Or not; some critics of my stay there claim I only discovered that they brew good beer and drive on the left-hand side of the road down under, and are only moderately grateful that I didn’t try to combine those two revelations.
I immediately noticed, when I deplaned, that I was not used to being in a foreign country where everyone spoke English. This seemed weirder than it should have, especially since I had gone to Belize last year, where everybody also speaks English, until I realized in Belize, everybody knows you are a tourist anyway, whereas in Australia they assume every white person is Australian until they prove otherwise. Mostly I did this by holding out a handful of unfamiliar coins to sales clerks and inviting them to take what they needed.
Australians are fond of casual wear and slang expressions, much like Californians, but unlike Golden Staters, whose sense of self-importance is only exceeded by their inflated real estate values, Australians are a self-deprecating lot. They will happily share stories of their nation’s misguided adventures, my favorite of which was the Great Emu War, when the Australian Army geared up to rid the western part of the country of an overpopulation of large, flightless birds, fought against them for months, AND LOST! The emus rule to this day.
Speaking of animals, people in Brisbane are deprived of the priviliege of using the word "batshit" to describe the mentally unstable because of a large local population of fruit bats. These are big bats, with a wingspan of about four feet. They eat fruit instead of insects, as their name implies, and dollop their waste generously over local landscapes, including your car, home and, occasionally, head. Bat shit is not to be taken lightly there.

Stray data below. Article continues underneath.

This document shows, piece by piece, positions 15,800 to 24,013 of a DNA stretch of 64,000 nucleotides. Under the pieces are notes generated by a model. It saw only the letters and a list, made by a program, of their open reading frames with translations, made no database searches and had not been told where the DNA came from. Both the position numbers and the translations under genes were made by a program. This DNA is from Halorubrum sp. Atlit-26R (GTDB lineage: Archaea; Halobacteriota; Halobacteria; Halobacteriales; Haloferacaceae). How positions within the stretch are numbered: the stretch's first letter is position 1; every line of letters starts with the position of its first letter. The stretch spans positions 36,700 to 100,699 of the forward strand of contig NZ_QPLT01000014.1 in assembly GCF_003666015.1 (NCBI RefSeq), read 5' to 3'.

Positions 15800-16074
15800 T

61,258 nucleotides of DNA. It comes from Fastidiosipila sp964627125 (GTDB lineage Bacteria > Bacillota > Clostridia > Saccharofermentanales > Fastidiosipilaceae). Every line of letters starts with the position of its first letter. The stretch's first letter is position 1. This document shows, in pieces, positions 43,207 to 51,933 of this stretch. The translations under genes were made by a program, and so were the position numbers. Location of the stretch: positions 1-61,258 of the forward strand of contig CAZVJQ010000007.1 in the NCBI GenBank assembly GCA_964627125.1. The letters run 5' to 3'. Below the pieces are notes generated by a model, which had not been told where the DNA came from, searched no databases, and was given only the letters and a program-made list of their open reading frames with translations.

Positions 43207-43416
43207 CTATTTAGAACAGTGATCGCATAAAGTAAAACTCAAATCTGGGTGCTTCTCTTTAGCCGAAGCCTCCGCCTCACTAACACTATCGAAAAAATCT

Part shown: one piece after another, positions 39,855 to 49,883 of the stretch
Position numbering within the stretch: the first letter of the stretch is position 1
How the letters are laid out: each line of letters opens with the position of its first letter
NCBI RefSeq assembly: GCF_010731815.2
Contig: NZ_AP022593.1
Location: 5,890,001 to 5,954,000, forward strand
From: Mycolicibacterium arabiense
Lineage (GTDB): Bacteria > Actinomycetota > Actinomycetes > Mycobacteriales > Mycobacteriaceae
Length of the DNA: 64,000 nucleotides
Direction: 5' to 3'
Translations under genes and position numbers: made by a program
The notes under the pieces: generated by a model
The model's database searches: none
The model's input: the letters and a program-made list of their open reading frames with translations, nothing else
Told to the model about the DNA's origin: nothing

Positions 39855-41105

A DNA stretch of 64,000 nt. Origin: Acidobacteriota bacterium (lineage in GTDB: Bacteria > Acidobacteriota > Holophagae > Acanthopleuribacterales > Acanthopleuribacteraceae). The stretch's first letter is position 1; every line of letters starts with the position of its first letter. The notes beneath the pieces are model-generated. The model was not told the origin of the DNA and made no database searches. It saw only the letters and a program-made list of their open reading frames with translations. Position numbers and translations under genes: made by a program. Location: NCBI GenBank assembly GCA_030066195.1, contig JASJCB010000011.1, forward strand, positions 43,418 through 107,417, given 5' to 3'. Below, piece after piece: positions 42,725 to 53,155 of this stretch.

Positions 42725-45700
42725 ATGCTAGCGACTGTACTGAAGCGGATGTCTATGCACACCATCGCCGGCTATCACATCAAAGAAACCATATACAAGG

No occupation is treated with much deference in Australia. Most are referred to by dropping the second half of the job description and adding the suffix “ie.” Thus a postman is a “postie,” and a bricklayer a “brickie.” A carpenter is a “woody,” I expect.
What most Australians don’t want is to be thought of as “bogan.” In America, bogans would fall along the white trash-hillbilly-redneck continuum. There are a few important differences—bogans prefer ‘70’s rock and modern hip-hop to country music and wear flip-flops and go barefoot rather than boot-scoot. The conflation of Jesus and country is well known, whereas bogans are not overly religious. Australians in general are not overly religious—the only person I met there who went to church regularly attended services by the Salvation Army, which, in Australia, made her a “Salvo.”
Also, bogans are not as enamored of hunting as rural Americans. The closest they get is going to bush ponds and trapping “yabbies,” which are Australian crayfish.
Most Australians avoid behavior that would be described as bogan, such as being continuously drunk and having amusing fatal accidents, but some embrace it. No pastime is more bogan than playing Goon of Fortune.
Goon of Fortune is played by removing the bag from one or more containers of boxed wine (the “goon”) and tying it or them to a square, rotating outdoor clothesline. The square is then spun, then the person whom the goon stops closest to has to take a slurp from the bag. The process is repeated until the wine is gone.
I expect many poor decisions are made during and after playing Goon of Fortune, although opting to play a few rounds probably shows a predilection for poor decisions in the first place.
In spite of these cultural differences, most Americans feel quite at home in Australia, especially Americans from my Left Coast. Modern conveniences are universally available, including Uber, which is handy getting from one Brisbane craft brewery to another. I was sitting shotgun on one such ride when our driver, a Sikh from India, and my Australian friend started having an argument about which country had the dumbest politicians. I endured it for a few minutes, then I had to shout out, “DON’T FORGET THE USA JUST ELECTED THE DUMBEST POLITICIAN OF THEM ALL!”
American exceptionalism. Point it out whenever possible to foreigners. It’s the patriotic thing to do.